“Will they demand a confession?”
“If one has committed no wrong, how can one confess?” riposted Li Tongshu defiantly. Then, in a softer tone, “In case anything happens to me, you must promise you’ll always ... ”
“But what can happen to you, Father?”
“We are in uncertain times, son.”
“But ... ”
“If anything does happen,” he continued, “promise you’ll do everything Granny Sun tells you and always honor our family name.” His voice cracked with emotion.
Granny Sun was the elderly widow who lived across the yard. She’d been married to a professor of literature from Yanjing University who’d once owned their entire courtyard complex of halls, gardens, verandas, and ponds, where his extended family and all its servants had lived for generations. However, Willow Courtyard was nationalized by Mao’s new revolutionary government in 1949, and partitioned up among a host of new tenants; Granny Sun, her husband, and their young daughter were forced to move all their Ming Dynasty furniture, artwork, books, and papers into a single hall. After arriving from San Francisco, Li Tongshu and his American-born wife, Vivian Knight, were assigned the room across the yard from theirs. A short while later, Professor Sun passed away from heart failure; Granny Sun was sure he’d died from dispossession of his beloved family home. However, she bore no grudges against the others who’d moved into their former home. In fact, after her daughter was assigned a job in Tianjin, she’d taken a special liking to Little Li.
Li Tongshu was quietly cleaning up after dinner when, just as a wild animal freezes upon hearing the snap of a twig in the forest, he suddenly froze. Holding a bowl in one hand and the kitchen cleaver in the other, he walked to the front door and cracked it open to listen. From the other side of the gray brick wall that surrounded their courtyard came the muffled din of agitated voices and the thudding of a drum. A moment later, a strident pounding sounded on their gate.
“But what is it?” a panicked Little Li asked.
“You must put on your coat,” ordered his father.
“What is it?” His father did not answer. Instead, as if he were acting out a script long since committed to memory, he walked to his piano, sat down on the bench, lifted the fallboard, positioned his slender hands over the keyboard, and began to play J. S. Bach’s chorale “Jesu, Joy of Man’s Desiring.” As the music suffused the room like a sweet fragrance, it reminded Little Li of how his father had played such chorales at night when he was younger, as he fell asleep. Whenever his father played this particular transcription, he always began with the simple hymnlike melody, before slowly building the piece from the bottom up, part by part, as he imagined Bach had composed it. As he played, he sang along softly:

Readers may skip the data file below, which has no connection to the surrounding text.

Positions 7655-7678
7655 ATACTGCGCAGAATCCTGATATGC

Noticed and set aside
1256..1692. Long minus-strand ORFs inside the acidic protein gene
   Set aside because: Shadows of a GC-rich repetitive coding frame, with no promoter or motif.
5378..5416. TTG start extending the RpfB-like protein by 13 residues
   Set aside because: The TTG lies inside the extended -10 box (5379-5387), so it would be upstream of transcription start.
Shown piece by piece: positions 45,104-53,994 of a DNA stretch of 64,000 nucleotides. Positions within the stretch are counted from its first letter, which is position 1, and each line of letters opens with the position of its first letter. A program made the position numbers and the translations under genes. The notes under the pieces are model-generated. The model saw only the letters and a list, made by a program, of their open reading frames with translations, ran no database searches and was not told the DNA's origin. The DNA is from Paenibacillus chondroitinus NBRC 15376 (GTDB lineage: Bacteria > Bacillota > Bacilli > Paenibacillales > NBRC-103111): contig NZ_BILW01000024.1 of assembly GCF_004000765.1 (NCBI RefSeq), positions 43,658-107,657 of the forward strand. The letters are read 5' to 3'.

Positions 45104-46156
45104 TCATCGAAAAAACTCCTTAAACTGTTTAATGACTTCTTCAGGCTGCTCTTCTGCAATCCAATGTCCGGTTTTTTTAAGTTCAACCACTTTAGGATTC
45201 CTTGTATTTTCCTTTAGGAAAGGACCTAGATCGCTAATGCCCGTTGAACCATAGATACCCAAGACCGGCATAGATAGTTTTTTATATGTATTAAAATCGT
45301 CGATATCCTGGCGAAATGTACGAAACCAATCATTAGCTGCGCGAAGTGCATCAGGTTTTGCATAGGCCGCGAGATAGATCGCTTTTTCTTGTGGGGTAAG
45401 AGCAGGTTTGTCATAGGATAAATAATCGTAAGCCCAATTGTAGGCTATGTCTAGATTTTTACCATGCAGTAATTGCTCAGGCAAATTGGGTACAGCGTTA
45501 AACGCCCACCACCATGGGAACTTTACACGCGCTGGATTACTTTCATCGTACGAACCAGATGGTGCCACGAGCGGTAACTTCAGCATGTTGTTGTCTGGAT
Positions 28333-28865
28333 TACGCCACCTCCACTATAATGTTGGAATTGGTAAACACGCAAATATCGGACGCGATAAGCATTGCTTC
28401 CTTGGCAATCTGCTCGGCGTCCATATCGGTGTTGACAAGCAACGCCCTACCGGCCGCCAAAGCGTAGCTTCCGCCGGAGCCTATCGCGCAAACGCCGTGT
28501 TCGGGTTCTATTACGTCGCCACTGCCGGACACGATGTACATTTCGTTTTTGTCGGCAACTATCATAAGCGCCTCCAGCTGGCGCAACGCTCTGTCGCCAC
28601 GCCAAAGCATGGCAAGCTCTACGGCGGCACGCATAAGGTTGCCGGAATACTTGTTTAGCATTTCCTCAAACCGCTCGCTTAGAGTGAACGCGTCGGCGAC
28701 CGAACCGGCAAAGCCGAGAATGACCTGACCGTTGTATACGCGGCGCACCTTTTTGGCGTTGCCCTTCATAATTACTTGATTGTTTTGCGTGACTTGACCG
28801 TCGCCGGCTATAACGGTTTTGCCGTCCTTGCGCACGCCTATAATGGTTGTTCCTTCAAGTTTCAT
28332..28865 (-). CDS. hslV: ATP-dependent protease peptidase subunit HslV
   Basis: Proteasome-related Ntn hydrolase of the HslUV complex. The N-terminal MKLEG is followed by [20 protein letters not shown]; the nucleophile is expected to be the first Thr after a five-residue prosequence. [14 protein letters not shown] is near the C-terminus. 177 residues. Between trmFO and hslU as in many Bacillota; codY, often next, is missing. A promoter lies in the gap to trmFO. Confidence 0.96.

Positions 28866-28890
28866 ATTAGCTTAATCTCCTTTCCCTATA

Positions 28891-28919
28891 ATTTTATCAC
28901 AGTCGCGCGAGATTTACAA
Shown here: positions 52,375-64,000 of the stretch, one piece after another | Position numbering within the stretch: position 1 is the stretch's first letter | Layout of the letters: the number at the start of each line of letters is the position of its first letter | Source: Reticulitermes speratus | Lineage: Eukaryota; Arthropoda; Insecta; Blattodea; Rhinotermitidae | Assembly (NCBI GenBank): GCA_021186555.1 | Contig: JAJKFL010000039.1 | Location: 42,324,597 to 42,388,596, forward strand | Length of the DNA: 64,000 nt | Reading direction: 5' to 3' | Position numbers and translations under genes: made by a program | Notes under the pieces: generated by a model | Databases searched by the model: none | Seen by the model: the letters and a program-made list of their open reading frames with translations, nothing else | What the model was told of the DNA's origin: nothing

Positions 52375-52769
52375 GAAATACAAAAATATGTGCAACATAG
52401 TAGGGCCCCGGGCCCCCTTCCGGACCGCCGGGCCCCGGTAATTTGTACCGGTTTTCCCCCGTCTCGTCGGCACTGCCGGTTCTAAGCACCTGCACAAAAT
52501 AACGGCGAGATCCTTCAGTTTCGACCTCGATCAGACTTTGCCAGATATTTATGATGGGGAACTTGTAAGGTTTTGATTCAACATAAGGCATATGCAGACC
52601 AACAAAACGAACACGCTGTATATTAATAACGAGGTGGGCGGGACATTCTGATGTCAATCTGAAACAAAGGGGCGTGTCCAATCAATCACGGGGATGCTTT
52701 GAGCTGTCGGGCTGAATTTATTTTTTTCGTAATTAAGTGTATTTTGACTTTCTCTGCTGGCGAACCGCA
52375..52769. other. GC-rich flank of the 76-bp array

Glad am I who have my Saviour
From him will I never part.
He restoreth my sagging spirits,
Be I sad or sick at heart.
While cares may vex and troubles grieve me,
Yet will Jesus never leave me.
Little Li had always waited with anticipation for the moment when the descant line finally entered before allowing himself to float off to sleep on the wings of the chorale’s lullaby-like purity. But, whereas Li Tongshu usually played chorales with extraordinary gentleness, now his eyes were closed and his face upturned, as if he were straining to hear some faraway call. As the din in the alley swelled, he pounded out the chorale melody with ever fiercer resolution. Then, just as he introduced the familiar obbligato, the front gate flew open with a splintering crash, and the cacophony of hostile, hoarse voices, pounding drums, and clashing gongs grew suddenly louder. From watching other “counterrevolutionary elements” (反革命分子) paraded and attacked in public, Little Li knew his father’s hour of judgment had arrived.
“Down with the American spy Li Tongshu!” shrieked an angry voice from the shadows. “Down with all bourgeois music and foreign spies!” another voice responded. Li Tongshu continued to stubbornly hammer out the chorale.
“Father!” cried Little Li, running to the piano. “You must stop!” But, as if music might somehow tame the strident voices outside, he kept playing. “They’re in the courtyard! Stop!”
Only when he tugged at his sleeve did his father open his eyes. But instead of stopping, he continued playing. Just then a tall Red Guard in a khaki-colored greatcoat appeared on the veranda and, surprised to see a boy standing beside a grown man at a piano, cast a hesitant glance back toward his comrades, who’d fallen silent. As the music floated through the open door out into the darkness, the intruders seemed unsure how to proceed against such unexpected enemies of the people, and, like a film projector frozen on a single frame, for a moment the scene remained in a state of suspended animation.
“Long Live Chairman Mao!” a voice finally cried out.
The following excerpt of My Old Home is courtesy of Penguin Random House.